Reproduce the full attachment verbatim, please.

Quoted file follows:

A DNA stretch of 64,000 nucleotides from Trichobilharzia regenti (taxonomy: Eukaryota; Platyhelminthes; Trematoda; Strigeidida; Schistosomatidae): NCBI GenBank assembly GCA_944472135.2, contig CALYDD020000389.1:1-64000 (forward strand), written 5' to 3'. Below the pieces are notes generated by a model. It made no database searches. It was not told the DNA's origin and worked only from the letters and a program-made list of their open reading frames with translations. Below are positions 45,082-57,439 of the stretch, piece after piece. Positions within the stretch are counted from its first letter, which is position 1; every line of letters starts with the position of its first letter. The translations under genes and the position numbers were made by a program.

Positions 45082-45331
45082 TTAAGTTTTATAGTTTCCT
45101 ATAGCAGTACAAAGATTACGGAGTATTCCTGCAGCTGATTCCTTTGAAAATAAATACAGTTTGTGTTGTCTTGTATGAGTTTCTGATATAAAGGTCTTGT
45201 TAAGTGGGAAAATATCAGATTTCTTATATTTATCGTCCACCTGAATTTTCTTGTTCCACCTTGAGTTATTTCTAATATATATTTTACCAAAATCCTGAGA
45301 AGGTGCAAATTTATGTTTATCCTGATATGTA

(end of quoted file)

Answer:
A DNA stretch of 64,000 nucleotides from Trichobilharzia regenti (taxonomy: Eukaryota; Platyhelminthes; Trematoda; Strigeidida; Schistosomatidae): NCBI GenBank assembly GCA_944472135.2, contig CALYDD020000389.1:1-64000 (forward strand), written 5' to 3'. Below the pieces are notes generated by a model. It made no database searches. It was not told the DNA's origin and worked only from the letters and a program-made list of their open reading frames with translations. Below are positions 45,082-57,439 of the stretch, piece after piece. Positions within the stretch are counted from its first letter, which is position 1; every line of letters starts with the position of its first letter. The translations under genes and the position numbers were made by a program.

Positions 45082-45331
45082 TTAAGTTTTATAGTTTCCT
45101 ATAGCAGTACAAAGATTACGGAGTATTCCTGCAGCTGATTCCTTTGAAAATAAATACAGTTTGTGTTGTCTTGTATGAGTTTCTGATATAAAGGTCTTGT
45201 TAAGTGGGAAAATATCAGATTTCTTATATTTATCGTCCACCTGAATTTTCTTGTTCCACCTTGAGTTATTTCTAATATATATTTTACCAAAATCCTGAGA
45301 AGGTGCAAATTTATGTTTATCCTGATATGTA